Preprocessing and Filtering: Respiratory sounds were sampled at 8000 Hz. The dominant frequency of respiratory sounds, between 100-1600 Hz,4,19 was obtained using a fourth order band-pass Butterworth filter. Wheeze sounds and breath phase was identified and segmented by physicians through audio-visual inspection of the recordings and with the aid of spectrograms. Wheeze sounds were segmented by its manifestation in the spectrogram and with the criteria: increase in intensity by 20dB, duration longer or equal to 100 ms and frequency greater or equal to 100Hz.20 The combination of these procedures produced wheezes labeled according to severity level, phase and location. Detail of segmented wheeze samples is given in Table 1.
Analysis: The wheeze segments were analyzed using Fast Fourier Transform (FFT). FFT with 512 points hamming window with 50% overlap was applied to obtain power spectrum density within the range of 100-1600 Hz.17,18 Hamming window is a smooth window with an acceptable leakage.17,18 The amplitude of the power spectrum was interpreted as a probable distribution of frequencies (the sum of absolute power spectrum values normalized to one). Using this method, the distribution of frequencies of all recordings is comparable regardless of the loudness of lung sounds17,18 and lung capacity. From the characterized frequency spectra, quartile frequencies such as – F25, F50, F75, F90, F99 in Hz was obtained. Further, mean frequency (MF) in Hz has been calculated from power spectrum. MANOVA was performed to identify significant difference between mild, moderate and severe samples by considering 1) All wheeze samples without any discrimination of location and phase, 2) Location – trachea and LLB, 3) Phase – Inspir and Expir and 4) Combination of location and phase – T-Inspir, T-Expir, LLB-Inspir and LLB-Expir. MANOVA statics, Cohen’s effect size (ɳ2) and all subsequent post-hoc analysis was also investigated. A 95% confidence level was considered significant (p < 0.05) for all statistical analysis. Eta squared (ɳ2) is used to determine effect size as follows – 0.02 small, 0.13 medium and 0.26 large.
Figure provides the O(SD) of frequencies in nine databases sequentially. Further, Table 2 indicates the summary of results of MANOVA statistics results. In table 2 the results for all wheeze samples, samples grouped by location and phase, and samples combination of location and phase.
Analysis of variance in all wheeze samples (Table 2, 2nd row) indicate significant difference in severity levels Ʌ = 0.892, F(12, 1534) = 7.547, p< 0.05, ɳ2 = 0.108. Further, Post hoc result also prove significant difference in three groups a, b and c. In Figure, it can be noticed that m(SD) of all features is different for mild, moderate and severe.
When auscultation location was used (Table 2, 3rd and 4th row) as a basis of comparison, at the trachea features show significant difference with large effect size Ʌ=0.620, F(12,498) = 11.196, p < 0.05, ɳ2= 0.461. Further, post hoc also discriminated three groups a, b and c. Further, clear difference in m(SD) values for mild, moderate and severe also can be noticed from Figure. At the LLB (Table1, 4th row), frequency feature proved to have significant difference Ʌ = 0.939, F(12, 1020)=2.731, p < 0.05, ɳ2 = 0.061. However, in post hoc only groups a and b has been discriminated. These results also can be verified from Figure, which indicates small difference in mild, moderate and sever m(SD) values.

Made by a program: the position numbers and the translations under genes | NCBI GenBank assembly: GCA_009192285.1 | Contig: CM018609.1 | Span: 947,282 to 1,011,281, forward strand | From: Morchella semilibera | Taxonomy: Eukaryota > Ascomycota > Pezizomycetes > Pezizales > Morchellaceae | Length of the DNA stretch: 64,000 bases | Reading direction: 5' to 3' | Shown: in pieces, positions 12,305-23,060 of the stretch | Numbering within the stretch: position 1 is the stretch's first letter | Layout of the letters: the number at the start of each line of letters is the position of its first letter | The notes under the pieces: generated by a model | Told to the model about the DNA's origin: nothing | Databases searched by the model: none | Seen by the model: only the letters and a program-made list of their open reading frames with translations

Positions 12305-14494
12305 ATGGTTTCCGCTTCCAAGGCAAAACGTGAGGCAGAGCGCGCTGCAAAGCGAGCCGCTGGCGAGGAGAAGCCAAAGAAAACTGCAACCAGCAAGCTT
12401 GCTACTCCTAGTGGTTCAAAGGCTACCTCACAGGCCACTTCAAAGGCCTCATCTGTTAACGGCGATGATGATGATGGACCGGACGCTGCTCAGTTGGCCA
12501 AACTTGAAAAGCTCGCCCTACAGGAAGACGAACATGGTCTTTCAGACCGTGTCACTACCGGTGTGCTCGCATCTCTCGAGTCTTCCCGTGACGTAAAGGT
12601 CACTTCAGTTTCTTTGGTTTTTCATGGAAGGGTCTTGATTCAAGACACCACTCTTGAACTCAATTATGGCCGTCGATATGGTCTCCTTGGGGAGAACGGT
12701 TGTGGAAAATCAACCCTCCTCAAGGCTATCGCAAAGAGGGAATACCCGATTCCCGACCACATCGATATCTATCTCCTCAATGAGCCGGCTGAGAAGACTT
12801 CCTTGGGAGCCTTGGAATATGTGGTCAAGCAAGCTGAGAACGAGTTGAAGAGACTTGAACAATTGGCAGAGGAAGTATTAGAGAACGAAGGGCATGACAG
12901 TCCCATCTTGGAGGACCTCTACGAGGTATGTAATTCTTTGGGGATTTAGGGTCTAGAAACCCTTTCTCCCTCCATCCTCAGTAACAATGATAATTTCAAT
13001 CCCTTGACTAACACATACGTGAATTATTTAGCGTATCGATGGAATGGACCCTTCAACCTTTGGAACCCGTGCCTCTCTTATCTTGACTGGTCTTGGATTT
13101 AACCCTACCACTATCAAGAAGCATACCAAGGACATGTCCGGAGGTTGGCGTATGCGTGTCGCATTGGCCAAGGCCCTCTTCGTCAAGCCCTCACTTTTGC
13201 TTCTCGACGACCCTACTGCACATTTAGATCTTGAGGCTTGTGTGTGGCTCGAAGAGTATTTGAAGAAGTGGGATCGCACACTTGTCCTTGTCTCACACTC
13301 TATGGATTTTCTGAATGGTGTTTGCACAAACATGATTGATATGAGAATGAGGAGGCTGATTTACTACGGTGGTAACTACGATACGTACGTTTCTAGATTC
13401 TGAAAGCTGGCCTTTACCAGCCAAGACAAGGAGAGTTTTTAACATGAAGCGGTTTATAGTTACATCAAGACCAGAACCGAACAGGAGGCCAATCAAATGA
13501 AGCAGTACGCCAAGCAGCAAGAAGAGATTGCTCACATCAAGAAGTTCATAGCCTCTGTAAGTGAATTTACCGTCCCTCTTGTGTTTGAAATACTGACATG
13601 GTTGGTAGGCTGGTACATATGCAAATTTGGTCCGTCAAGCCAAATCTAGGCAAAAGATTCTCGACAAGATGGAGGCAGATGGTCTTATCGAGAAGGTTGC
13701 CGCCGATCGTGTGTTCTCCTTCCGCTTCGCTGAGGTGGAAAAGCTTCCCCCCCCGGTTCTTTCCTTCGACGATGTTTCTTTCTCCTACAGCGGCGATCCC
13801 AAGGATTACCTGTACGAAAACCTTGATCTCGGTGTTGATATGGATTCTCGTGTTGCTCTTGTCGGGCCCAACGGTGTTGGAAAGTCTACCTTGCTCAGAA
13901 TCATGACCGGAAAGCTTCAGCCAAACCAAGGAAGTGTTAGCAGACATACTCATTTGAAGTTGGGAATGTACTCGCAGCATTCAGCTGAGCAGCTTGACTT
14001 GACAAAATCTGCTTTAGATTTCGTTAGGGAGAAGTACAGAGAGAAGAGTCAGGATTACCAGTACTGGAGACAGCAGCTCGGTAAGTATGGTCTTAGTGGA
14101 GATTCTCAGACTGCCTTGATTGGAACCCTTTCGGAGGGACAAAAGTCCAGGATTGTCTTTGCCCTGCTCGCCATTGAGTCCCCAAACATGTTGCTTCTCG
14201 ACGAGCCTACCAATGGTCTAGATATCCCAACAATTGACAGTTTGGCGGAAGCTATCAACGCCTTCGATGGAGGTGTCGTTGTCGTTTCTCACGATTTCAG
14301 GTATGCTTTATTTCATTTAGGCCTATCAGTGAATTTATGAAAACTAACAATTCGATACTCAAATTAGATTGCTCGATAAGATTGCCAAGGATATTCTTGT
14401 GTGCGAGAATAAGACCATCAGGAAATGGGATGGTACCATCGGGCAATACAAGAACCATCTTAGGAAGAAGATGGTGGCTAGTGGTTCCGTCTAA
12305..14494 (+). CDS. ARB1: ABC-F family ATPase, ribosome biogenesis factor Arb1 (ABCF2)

In the case of breath phases (Table2, 5th and 6th row), inspiratory samples indicated a significant difference
Ʌ=0.855, F(12, 750) = 5.109, p < 0.05, ɳ2 = 0.145. Similarly for expiratory phase a significant difference was also observed Ʌ=0.877, F(12, 768) = 4.359, p< 0.05, ɳ2 = 0.123. In post hoc, inspiratory samples showed a significant difference among the three groups, however, expiratory samples were discriminated by groups a and b. Further, differences for three severity levels by Inspir and Expir dataset can be noticed in the Figure.
Table2 (last 4 rows), provides the results for samples as a combination of location and phase. Further, presentation of m(SD) of features for mild, moderate and severe can be realized in Figure. For T-Inspir, features indicated significance with large effect size Ʌ = 0.432, F(12, 196) = 8.504, p< 0.05, ɳ2 = 0.568. For T-Expir, frequency feature produced significant difference with large effect size Ʌ = 0.614, F(12, 286) = 6.575, p< 0.05, ɳ2 = 0.386. Further, in post hoc, three groups discriminated by T-Inspir, however, groups a and b indicated significant difference for T-Expir. It has been observe that frequency features were statistically significant for LLB inspiratory samples Ʌ = 0.862, F(12, 538) =3.446, p<0.05, ɳ2=0.138. Similar result obtained in form of p < 0.05 for three groups. However, for LLB-Expir features indicated p> 0.05.